Some circuit judges deal specifically with criminal or civil cases, while some are authorised to hear public and/or private law family cases. Others may sit more or less on a full-time basis in specialised civil jurisdictions, such as Chancery or mercantile cases, or as judges of the Technology and Construction Court.
Some circuit judges may be asked by the Lord Chief Justice (LCJ) to sit in the Criminal Division of the Court of Appeal. There are currently over 600 circuit judges throughout England and Wales.
Where they sit
Circuit judges are appointed to one of seven regions of England and Wales and sit in the Crown and County Courts within their particular region.
Circuit judges must be lawyers who have held a ‘right of audience’ (the right to appear in court as an advocate) for at least ten years, and should generally also have served either part-time as a recorder on criminal cases or full-time as district judges on civil cases before they can be appointed.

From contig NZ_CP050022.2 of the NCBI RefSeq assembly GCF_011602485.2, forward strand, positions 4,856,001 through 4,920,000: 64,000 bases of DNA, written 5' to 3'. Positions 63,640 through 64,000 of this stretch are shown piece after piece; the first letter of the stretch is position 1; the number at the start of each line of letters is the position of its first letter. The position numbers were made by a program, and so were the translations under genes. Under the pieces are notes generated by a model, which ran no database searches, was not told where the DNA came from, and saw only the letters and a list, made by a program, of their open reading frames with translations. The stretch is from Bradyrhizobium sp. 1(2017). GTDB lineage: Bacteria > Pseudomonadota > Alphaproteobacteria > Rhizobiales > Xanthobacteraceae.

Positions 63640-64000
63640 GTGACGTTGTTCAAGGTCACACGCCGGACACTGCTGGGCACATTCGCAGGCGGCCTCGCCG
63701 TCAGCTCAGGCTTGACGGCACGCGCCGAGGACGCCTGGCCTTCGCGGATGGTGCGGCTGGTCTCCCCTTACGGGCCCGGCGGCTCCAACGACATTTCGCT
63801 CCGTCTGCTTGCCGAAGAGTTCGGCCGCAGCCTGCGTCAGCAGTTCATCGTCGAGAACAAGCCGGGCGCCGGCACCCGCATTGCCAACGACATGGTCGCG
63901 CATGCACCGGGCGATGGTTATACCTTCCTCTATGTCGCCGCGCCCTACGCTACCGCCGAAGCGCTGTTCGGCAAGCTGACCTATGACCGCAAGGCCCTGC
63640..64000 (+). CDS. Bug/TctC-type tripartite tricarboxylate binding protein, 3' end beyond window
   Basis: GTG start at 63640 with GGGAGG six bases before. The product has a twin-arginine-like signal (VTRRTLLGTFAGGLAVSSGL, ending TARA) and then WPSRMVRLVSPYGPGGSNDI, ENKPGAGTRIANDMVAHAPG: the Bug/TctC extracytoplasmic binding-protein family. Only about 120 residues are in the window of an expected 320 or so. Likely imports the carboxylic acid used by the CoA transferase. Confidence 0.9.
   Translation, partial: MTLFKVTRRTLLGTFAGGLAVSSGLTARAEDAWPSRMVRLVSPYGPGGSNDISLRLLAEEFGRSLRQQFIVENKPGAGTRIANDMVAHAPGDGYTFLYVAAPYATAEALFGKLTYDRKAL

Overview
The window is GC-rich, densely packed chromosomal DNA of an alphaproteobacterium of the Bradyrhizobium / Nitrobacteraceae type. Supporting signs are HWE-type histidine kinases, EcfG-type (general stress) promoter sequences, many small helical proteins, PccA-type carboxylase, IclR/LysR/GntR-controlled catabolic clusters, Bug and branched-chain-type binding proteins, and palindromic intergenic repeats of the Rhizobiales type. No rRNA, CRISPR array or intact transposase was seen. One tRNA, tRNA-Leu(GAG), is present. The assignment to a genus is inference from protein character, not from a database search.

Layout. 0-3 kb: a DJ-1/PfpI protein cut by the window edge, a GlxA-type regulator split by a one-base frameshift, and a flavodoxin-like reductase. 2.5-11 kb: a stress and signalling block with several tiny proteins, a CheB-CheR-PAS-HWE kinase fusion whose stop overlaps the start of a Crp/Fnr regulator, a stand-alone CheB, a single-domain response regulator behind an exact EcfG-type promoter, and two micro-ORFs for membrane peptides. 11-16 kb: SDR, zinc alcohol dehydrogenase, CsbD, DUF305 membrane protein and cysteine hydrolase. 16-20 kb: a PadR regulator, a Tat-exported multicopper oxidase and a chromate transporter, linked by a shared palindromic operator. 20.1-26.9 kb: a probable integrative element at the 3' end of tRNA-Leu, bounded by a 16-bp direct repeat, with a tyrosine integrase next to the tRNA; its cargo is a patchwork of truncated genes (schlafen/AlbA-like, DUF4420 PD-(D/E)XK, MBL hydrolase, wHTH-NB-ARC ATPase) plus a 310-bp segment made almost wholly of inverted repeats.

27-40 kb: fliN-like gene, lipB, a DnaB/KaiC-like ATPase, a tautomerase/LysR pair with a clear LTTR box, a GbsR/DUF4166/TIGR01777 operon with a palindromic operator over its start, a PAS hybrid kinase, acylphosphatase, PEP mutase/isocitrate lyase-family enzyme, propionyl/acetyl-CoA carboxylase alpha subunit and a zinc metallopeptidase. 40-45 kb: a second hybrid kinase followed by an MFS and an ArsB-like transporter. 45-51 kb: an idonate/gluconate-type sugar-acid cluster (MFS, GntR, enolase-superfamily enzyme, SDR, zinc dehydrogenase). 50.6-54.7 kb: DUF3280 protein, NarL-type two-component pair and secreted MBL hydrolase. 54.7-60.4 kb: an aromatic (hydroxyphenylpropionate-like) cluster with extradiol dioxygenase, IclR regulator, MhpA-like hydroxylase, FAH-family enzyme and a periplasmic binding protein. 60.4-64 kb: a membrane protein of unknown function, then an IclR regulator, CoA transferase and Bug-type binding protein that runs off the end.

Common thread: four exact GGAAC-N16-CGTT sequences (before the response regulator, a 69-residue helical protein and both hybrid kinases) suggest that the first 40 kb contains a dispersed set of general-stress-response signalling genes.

Some circuit judges have been appointed as senior circuit judges, taking on additional responsibilities, for example the running of the largest court centres.
They are appointed by the Queen, on the recommendation of the Lord Chancellor, following a fair and open competition administered by the Judicial Appointments Commission.
Some judges sit part-time in retirement and are known as deputy circuit judges.
Bands worn over a violet robe and a short wig.
When hearing criminal cases, circuit judges wear a red tippet (sash) over the left shoulder.
When dealing with civil business, circuit judges dress as in criminal cases, but with a lilac tippet and without a wig or bands, wing collar or collarette.
On some occasions – when dealing with certain types of High Court business, or when sitting at the Central Criminal Court (Old Bailey) in London – circuit judges wear a short wig and black silk gown over a court coat and/or waistcoat.